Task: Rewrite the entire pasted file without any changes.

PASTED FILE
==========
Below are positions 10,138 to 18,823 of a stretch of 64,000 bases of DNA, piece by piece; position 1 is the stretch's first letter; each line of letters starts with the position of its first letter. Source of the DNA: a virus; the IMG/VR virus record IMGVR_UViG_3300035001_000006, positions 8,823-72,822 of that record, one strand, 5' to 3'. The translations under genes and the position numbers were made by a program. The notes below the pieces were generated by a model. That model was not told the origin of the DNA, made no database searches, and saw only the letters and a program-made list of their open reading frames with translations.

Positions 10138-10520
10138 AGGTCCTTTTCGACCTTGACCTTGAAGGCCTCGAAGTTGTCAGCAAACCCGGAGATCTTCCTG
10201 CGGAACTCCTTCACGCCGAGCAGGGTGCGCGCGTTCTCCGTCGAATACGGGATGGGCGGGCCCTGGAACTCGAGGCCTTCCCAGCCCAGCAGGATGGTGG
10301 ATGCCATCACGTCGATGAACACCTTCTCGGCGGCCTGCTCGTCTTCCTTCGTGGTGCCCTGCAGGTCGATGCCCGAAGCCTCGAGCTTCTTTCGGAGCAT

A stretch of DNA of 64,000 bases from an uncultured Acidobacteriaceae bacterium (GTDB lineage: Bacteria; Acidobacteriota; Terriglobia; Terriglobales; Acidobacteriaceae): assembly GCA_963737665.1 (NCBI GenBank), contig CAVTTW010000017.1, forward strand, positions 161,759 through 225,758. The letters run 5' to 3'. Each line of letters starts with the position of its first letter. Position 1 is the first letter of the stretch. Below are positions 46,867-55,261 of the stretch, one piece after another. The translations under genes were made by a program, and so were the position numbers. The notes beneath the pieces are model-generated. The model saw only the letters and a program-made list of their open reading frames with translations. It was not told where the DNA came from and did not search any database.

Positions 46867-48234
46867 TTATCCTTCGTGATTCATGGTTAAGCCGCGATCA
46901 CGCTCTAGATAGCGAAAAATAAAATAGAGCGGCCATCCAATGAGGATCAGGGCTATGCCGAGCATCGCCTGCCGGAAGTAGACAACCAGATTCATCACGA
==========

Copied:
Below are positions 10,138 to 18,823 of a stretch of 64,000 bases of DNA, piece by piece; position 1 is the stretch's first letter; each line of letters starts with the position of its first letter. Source of the DNA: a virus; the IMG/VR virus record IMGVR_UViG_3300035001_000006, positions 8,823-72,822 of that record, one strand, 5' to 3'. The translations under genes and the position numbers were made by a program. The notes below the pieces were generated by a model. That model was not told the origin of the DNA, made no database searches, and saw only the letters and a program-made list of their open reading frames with translations.

Positions 10138-10520
10138 AGGTCCTTTTCGACCTTGACCTTGAAGGCCTCGAAGTTGTCAGCAAACCCGGAGATCTTCCTG
10201 CGGAACTCCTTCACGCCGAGCAGGGTGCGCGCGTTCTCCGTCGAATACGGGATGGGCGGGCCCTGGAACTCGAGGCCTTCCCAGCCCAGCAGGATGGTGG
10301 ATGCCATCACGTCGATGAACACCTTCTCGGCGGCCTGCTCGTCTTCCTTCGTGGTGCCCTGCAGGTCGATGCCCGAAGCCTCGAGCTTCTTTCGGAGCAT

A stretch of DNA of 64,000 bases from an uncultured Acidobacteriaceae bacterium (GTDB lineage: Bacteria; Acidobacteriota; Terriglobia; Terriglobales; Acidobacteriaceae): assembly GCA_963737665.1 (NCBI GenBank), contig CAVTTW010000017.1, forward strand, positions 161,759 through 225,758. The letters run 5' to 3'. Each line of letters starts with the position of its first letter. Position 1 is the first letter of the stretch. Below are positions 46,867-55,261 of the stretch, one piece after another. The translations under genes were made by a program, and so were the position numbers. The notes beneath the pieces are model-generated. The model saw only the letters and a program-made list of their open reading frames with translations. It was not told where the DNA came from and did not search any database.

Positions 46867-48234
46867 TTATCCTTCGTGATTCATGGTTAAGCCGCGATCA
46901 CGCTCTAGATAGCGAAAAATAAAATAGAGCGGCCATCCAATGAGGATCAGGGCTATGCCGAGCATCGCCTGCCGGAAGTAGACAACCAGATTCATCACGA